And as the AATA works on a possible move to countywide governance of public transit in Washtenaw County, Michigan’s state legislature may also act to establish a regional transit authority (RTA) for southeast Michigan that would add Washtenaw to Wayne, Macomb and Oakland counties.

The AATA board got a briefing on possible upcoming RTA legislation from Dusty Fancher, a consultant for the Michigan Public Transit Association (MPTA). Fancher, who’s employed by Midwest Strategy Group, stressed that the RTA legislation – for which no details have yet been released publicly – comes in the context of a larger transportation infrastructure agenda being pushed by Michigan Gov. Rick Snyder. That larger agenda includes a focus on funding for roads.

Like the move to a local countywide governance, the funding for an RTA would probably include a request to voters for additional taxes. If the state’s RTA legislation were passed before the November 2012 election – and if a decision also were made to place a ballot request to Washtenaw County voters to fund more transportation within the county – that would potentially result in two transportation tax initiatives in the same election.

How likely is it that the state’s RTA legislation would be passed before the November 2012 election? Fancher said that if nothing were passed by March 2012, she’d bet money that nothing would happen before November. Also at the AATA board meeting, Clark Harder, executive director of the MPTA, indicated that it’s important to understand that Snyder does not currently have the votes within his own Republican Party to push the RTA package forward.

Against that backdrop of transition and many unknowns, the AATA went about some regular business with quantifiable, known facts. The board authorized the purchase of up to 25 vans to provide van pool service. The board also authorized its capital grant program for the next five years, which allows for an additional $1.5 million of federal and state grant money to go towards the reconstruction of the downtown Ann Arbor Blake Transit Center.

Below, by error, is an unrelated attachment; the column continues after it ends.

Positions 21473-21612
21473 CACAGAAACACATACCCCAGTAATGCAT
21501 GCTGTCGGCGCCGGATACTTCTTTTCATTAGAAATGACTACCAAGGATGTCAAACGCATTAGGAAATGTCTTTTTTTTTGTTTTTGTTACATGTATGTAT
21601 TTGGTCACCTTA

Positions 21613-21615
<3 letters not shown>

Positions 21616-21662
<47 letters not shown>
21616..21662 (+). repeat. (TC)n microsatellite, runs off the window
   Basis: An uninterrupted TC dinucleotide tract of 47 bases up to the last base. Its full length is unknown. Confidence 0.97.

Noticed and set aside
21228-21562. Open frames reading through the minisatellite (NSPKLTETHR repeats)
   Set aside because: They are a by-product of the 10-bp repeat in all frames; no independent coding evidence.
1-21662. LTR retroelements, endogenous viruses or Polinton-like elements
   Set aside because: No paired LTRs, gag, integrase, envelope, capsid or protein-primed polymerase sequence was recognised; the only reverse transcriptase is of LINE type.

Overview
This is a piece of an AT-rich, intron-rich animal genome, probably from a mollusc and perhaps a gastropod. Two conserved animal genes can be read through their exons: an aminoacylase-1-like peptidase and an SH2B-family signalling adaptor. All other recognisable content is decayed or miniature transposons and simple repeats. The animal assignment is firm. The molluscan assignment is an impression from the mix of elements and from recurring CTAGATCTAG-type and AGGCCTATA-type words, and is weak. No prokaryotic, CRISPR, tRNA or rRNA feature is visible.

The board also heard its usual range of public commentary and reports from committees. [Full Story]

AATA Dips Toe into Vanpool Market

At its Sept. 15, 2011 meeting, the Ann Arbor Transportation Authority board authorized a contract with VPSI Inc. for vanpool services that is not to exceed $6,600 per year for each AATA owned/managed van. Vanpools are arrangements in which a vehicle is provided through the service, but is driven by one of the members of the pool. Riders pay for operational costs. Currently, the MichiVan program, operated by VPSI, provides such a service in the Ann Arbor area.

However, through fiscal year 2012 MichiVan will only continue to provide vanpool service for existing vanpools in the Ann Arbor area. It’s AATA’s intention to provide service for any additional vanpools that people might wish to create.

This brief was filed from the downtown location of the Ann Arbor District Library, where the AATA board holds its meetings. A more detailed report will follow: [link] [Full Story]